Years ago at NCO academy in Grafenwohr Germany, I met a soldier who was part of a Lurp team – Long Range Reconnaissance Patrol. He shed light on the Lurp experience for me. Lurps were often heavily-armed teams moving deep into enemy territory, but sometimes only a couple lightly-armed soldiers gathered intel. His mission was often simply to identify and classify targets. Some targets were high-value, some low, and others negative. Lurps prized negative value targets. These were decoys placed to attract attention and resources away from the high-value targets. Upon their identification, strategic resources could immediately be used elsewhere.
In the world of data science and strategy, I’m a Data Lurp. Here’s why Data Lurps are extremely valuable to a company’s data strategy.
Data Lurps are cheap. The first investment in a Data Lurp is identifying the right person for the job. A developer or business analyst usually fits right in. They have to be great team players because, unlike military Lurps, they talk to their recon targets. The only cost of that investment is the Data Lurp’s time.
Like their military counterparts, Data Lurps will flush out high-value targets and identify decoys. In my first week on a new project, I started by asking about how two databases were used. Both of these were databases previously earmarked for transformation to the new data platform. Both decoys. One database was simply no longer used. The main user said to me, “Oh, I just use their new website instead of downloading the data all the time.” The second database loaded from a website on a weekly basis. 10 minutes of Lurping identified an alternative API. I wrote a program to use that API in 15 minutes and delivered it to the users. Both targets were cardboard cutouts; negative value decoys removed from the target list.
Data Lurps provide immediate low-cost value. An experienced programmer or business analyst can quickly solve previously unidentified easy problems. While this does not fit into the data strategy model, don’t neglect its value. This is the equivalent of the military Lurp saving a kitten while on recon. Sometimes the value of providing quick solutions is just too easy to ignore. Recently, I’ve been asked multiple times for data insights and reports that already exist! Either I had created them for someone else or they were a simple merge of existing reports. The lesson: the Data Lurp needs to identify quick hits without sidetracking the strategic mission.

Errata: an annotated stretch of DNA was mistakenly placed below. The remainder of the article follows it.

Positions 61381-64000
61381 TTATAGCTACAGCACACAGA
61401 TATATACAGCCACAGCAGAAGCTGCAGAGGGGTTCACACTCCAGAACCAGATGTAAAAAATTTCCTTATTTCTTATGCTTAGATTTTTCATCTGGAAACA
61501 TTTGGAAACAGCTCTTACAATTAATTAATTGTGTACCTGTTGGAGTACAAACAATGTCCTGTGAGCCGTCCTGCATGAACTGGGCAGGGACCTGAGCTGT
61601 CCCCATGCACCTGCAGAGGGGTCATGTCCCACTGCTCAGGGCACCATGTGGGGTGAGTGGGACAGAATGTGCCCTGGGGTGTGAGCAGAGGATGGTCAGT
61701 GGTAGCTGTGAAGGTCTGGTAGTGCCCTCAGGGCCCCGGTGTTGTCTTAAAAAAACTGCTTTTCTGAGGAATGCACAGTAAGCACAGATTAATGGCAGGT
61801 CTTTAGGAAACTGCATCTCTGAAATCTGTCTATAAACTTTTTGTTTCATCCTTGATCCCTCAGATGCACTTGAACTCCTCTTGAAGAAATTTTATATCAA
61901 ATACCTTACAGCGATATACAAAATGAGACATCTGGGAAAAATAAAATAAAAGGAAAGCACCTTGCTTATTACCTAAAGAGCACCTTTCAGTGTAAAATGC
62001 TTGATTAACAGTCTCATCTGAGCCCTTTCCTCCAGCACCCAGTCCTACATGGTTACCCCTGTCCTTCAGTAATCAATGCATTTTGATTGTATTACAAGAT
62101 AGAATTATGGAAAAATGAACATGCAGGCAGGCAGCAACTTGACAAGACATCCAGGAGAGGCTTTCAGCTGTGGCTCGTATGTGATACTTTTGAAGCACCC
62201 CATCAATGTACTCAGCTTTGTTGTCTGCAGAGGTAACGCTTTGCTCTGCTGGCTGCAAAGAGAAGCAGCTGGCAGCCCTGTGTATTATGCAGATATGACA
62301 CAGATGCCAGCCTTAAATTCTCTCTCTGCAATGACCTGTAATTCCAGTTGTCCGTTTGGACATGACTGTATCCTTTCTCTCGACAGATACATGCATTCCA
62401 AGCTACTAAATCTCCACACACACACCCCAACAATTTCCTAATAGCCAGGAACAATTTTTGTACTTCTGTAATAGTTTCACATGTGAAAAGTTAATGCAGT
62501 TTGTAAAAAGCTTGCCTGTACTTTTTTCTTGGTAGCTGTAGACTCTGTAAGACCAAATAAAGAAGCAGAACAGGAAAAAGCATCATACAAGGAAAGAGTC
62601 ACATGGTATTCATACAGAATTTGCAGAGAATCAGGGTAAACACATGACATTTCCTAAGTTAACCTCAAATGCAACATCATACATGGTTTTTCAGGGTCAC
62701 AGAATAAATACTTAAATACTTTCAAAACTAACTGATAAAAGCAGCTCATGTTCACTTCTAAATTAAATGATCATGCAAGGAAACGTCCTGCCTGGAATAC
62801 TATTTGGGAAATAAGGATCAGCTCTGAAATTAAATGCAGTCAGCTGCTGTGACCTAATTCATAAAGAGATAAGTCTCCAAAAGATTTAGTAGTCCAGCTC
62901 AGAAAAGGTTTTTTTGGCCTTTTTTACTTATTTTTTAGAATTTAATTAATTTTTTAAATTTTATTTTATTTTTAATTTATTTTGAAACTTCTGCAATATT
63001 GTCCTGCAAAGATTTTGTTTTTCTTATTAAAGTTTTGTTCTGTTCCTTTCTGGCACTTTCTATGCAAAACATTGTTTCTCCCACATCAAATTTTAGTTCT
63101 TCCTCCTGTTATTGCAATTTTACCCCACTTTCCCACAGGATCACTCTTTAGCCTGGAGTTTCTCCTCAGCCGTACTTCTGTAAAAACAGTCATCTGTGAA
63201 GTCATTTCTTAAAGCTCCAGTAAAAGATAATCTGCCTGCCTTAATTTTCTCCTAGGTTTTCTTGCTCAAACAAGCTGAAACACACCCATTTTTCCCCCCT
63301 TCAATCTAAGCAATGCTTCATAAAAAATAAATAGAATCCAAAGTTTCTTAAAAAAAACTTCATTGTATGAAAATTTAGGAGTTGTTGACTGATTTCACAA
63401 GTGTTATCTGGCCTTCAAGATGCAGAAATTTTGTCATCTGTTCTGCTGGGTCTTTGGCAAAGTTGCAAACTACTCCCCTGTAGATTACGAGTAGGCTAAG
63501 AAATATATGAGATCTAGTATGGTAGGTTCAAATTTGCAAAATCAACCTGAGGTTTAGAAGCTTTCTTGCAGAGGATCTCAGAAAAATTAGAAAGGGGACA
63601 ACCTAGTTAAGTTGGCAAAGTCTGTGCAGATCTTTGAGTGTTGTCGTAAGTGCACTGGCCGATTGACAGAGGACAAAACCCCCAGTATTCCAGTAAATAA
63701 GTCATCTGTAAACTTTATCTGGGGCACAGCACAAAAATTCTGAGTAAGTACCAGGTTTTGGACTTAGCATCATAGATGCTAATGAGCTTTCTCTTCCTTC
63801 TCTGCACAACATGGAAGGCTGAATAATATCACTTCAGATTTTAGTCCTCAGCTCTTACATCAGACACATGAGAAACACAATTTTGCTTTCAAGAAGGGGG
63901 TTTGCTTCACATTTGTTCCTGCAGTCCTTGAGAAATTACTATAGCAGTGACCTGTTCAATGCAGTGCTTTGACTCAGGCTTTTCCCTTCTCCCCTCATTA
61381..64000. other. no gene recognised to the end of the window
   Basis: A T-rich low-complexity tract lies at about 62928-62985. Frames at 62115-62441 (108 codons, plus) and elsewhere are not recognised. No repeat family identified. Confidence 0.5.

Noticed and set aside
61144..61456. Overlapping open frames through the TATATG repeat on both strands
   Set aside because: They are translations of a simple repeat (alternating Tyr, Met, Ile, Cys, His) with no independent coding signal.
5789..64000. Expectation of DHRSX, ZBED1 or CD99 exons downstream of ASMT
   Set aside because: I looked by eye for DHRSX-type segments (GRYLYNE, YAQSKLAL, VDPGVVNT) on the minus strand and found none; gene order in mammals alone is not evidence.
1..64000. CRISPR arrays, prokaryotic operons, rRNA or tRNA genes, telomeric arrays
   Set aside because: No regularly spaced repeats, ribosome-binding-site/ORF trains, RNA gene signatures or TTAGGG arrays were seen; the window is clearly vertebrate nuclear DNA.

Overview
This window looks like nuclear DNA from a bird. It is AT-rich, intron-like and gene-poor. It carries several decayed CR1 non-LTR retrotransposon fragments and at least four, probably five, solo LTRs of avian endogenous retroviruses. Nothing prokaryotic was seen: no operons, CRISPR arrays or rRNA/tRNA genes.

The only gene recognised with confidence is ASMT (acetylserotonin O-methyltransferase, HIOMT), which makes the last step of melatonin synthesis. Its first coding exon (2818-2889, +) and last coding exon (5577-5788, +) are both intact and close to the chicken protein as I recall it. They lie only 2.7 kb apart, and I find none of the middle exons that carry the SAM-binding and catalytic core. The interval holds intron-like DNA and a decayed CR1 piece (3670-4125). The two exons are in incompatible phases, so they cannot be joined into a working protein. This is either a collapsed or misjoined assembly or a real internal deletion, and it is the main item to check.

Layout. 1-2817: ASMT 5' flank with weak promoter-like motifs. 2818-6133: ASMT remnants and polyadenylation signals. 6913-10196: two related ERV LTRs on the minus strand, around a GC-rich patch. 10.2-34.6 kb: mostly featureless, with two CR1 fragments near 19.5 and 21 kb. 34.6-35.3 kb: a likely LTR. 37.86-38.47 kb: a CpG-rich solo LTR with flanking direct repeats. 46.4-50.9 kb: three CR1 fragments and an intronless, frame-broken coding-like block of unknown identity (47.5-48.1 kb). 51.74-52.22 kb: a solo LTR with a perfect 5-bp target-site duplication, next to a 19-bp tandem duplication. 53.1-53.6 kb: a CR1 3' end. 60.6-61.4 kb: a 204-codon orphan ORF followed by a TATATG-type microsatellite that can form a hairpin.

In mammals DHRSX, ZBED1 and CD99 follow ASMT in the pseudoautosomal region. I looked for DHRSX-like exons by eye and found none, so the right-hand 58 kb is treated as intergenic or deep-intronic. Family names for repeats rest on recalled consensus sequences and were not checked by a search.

Note: Data Lurps, especially if they are programmers (like me), will be lured by shiny objects that promise fun programming opportunities like machine learning, plotting in R and forecasting. I must confess…I fail at this. I’d put an Adaboost machine-learning algorithm on a sandwich if I could. So this is the word of caution…don’t let your Data Lurp go full Nerd!
Lurps – data and military alike – will be grateful for the opportunity to do this type of work. Moreover, there is a distinct sense of pride in being part of a valuable and rare group. Motivated programmers and business analysts love autonomous, fact-finding, and results-oriented work. A Lurp may have aspirations for becoming a full Data Scientist; the Lurping process is a very clear and effective method to achieve this goal.
Users see Data Lurps as liaisons. Unlike their military counterparts, the embedded nature of the Data Lurp makes them good business liaisons. Data strategies are often seen as a ‘force-from-above’ that care little about day-to-day business realities. Interaction with on the ground Data Lurps will win over the hearts and minds of skeptics.
Perhaps best about Data Lurps is their parallel nature. Strategic visions and goals are in no way compromised by the Data Lurp’s mission. They perform the tactical maneuvers that enhance the overall data strategy. They help the strategic vision of the data team with intel and user communication. Even better…if the strategic mission doesn’t agree with the tactical mission’s recon reports, they don’t actually have to do anything with it. The strategic is not beholden to the tactical.
Data Lurps are the ground troops that drive data strategy.